Recent research has shown that switching from biologics to biosimilars in rheumatoid arthritis is safe and effective. And it could also provide a more affordable treatment alternative. Read more about what this could mean for patients with RA.
Rheumatoid arthritis (RA) affects approximately 1.3 million individuals in the United States, making it one of the most common autoimmune diseases. The treatment of RA often involves biologics, which are a type of medication that targets specific molecules produced by the immune system. However, biologics can be expensive, making them inaccessible for some patients. Biosimilars, which are similar but not identical copies of biologics, have been developed as a more affordable alternative.
Biosimilars have been studied extensively and have been shown to be as effective as their reference products in the treatment of RA. For example, CT-P13, a biosimilar of infliximab, has demonstrated similar clinical efficacy and safety profiles in patients with RA according to a study published in Future Medicine In addition, studies have shown that patients who were switched from infliximab to CT-P13 showed no difference in disease activity, safety, or immunogenicity compared to those who remained on infliximab.
Switching between approved biologics and biosimilars of TNFis has become an increasingly common practice. Switching can occur for a variety of reasons, including cost savings and changes in insurance coverage. As mentioned earlier, studies have shown that switching from a biologic to a biosimilar is safe and effective. However, it is important to note that the safety and efficacy of switching between biosimilars is not yet fully understood and requires further investigation.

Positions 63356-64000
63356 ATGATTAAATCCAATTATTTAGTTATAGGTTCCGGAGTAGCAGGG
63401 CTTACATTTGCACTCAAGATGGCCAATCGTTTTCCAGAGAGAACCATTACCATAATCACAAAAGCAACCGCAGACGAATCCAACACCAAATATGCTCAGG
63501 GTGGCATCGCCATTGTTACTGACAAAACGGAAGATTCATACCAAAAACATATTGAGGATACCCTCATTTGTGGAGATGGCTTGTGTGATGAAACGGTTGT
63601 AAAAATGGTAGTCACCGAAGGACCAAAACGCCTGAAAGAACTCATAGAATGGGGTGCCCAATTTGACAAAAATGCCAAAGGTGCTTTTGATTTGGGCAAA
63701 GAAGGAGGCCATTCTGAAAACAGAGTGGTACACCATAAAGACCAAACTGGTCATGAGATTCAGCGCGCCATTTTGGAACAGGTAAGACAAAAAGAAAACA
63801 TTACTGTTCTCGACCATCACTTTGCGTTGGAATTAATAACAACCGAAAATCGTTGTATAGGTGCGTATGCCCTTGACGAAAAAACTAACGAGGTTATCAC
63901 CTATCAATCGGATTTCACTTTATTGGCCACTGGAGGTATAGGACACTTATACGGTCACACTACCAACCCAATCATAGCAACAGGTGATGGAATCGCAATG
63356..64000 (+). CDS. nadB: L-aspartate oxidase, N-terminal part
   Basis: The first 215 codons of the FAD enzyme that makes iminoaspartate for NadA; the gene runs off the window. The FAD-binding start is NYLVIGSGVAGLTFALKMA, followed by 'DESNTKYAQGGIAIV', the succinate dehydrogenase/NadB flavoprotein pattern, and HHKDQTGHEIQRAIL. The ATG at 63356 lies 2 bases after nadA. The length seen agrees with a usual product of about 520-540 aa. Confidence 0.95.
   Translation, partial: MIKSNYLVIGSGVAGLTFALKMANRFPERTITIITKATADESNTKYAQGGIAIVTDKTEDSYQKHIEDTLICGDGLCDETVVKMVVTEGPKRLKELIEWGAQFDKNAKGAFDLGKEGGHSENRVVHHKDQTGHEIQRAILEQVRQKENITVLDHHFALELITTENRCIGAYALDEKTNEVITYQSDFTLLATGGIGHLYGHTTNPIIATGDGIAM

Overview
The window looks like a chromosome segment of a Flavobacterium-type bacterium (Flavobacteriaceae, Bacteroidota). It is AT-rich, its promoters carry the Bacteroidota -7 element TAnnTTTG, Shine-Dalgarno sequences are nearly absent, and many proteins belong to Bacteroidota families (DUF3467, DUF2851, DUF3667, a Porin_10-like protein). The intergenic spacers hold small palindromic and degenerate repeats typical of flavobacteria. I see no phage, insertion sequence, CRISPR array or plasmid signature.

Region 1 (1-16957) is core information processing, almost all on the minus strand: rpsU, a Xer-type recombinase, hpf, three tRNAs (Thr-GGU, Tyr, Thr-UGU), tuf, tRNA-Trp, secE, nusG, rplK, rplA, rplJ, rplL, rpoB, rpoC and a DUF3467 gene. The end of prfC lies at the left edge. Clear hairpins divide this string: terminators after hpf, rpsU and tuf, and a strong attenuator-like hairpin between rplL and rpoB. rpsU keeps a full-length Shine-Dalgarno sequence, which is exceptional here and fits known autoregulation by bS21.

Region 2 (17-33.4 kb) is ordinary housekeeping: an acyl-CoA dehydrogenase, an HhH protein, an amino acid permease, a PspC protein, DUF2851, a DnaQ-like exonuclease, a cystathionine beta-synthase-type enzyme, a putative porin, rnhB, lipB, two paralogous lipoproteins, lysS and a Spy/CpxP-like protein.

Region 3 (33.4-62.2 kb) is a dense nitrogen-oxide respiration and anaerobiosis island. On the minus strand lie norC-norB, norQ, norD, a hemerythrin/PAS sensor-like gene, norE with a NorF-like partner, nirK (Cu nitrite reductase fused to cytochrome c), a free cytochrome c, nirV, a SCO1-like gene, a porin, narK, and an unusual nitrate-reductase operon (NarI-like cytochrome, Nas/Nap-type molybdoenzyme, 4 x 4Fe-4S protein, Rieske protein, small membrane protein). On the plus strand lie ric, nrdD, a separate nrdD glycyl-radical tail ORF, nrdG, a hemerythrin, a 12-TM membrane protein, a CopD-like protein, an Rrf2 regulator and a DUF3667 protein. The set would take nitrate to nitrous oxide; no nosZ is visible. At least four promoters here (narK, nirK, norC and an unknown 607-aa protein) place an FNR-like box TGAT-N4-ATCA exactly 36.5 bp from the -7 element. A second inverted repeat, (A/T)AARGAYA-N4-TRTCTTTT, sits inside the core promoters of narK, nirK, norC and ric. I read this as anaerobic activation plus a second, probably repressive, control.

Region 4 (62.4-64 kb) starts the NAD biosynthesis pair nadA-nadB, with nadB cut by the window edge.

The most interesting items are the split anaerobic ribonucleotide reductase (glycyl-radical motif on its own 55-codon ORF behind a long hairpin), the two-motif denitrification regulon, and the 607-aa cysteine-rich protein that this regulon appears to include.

One concern regarding biosimilars is the potential for immunogenicity, or the development of an immune response against the medication. While the risk of immunogenicity is present with all biologics, biosimilars have a slightly higher risk because they are not identical copies of the reference product. The risk of immunogenicity has been shown to be low and not significantly different between biosimilars and their reference products. Furthermore, immunogenicity can be monitored and managed with appropriate dosing and monitoring strategies.
Current research in the field of biosimilars in RA is focused on further expanding the treatment options available to patients. For example, several biosimilars of rituximab, a biologic commonly used in the treatment of RA, are currently under development. These biosimilars may provide a more affordable alternative for patients who require treatment with rituximab. In addition, research is being done to investigate the safety and efficacy of biosimilars in combination with other biologics or non-biologic disease-modifying anti-rheumatic drugs (DMARDs) to optimize treatment outcomes.
As research in the field of biosimilars continues, we may see additional treatment options become available for patients with RA. It is important for healthcare providers to stay up –to date on the latest research and guidelines in this area to provide the best possible care for their patients.
Infliximab Biosimilar CT-P13 Effectively Treats Rheumatic Disease. HCP Live website. https://www.hcplive.com/view/infliximab-biosimilar-ct-p13-effectively-treats-rheumatic-disease. Accessed August 31, 2023.
Safety and effectiveness of intravenous CT-P13 in inflammatory arthritis: post-marketing surveillance study in Thailand. Future Medicine website. https://www.futuremedicine.com/doi/full/10.2217/imt-2022-0290. Accessed August 31, 2023.
TNFi Switching Is Safe, Effective for Rheumatoid Arthritis, Study Suggests. Center for Biosimilars website. https://www.centerforbiosimilars.com/view/tnfi-switching-is-safe-effective-for-rheumatoid-arthritis-study-suggests. Accessed August 31, 2023.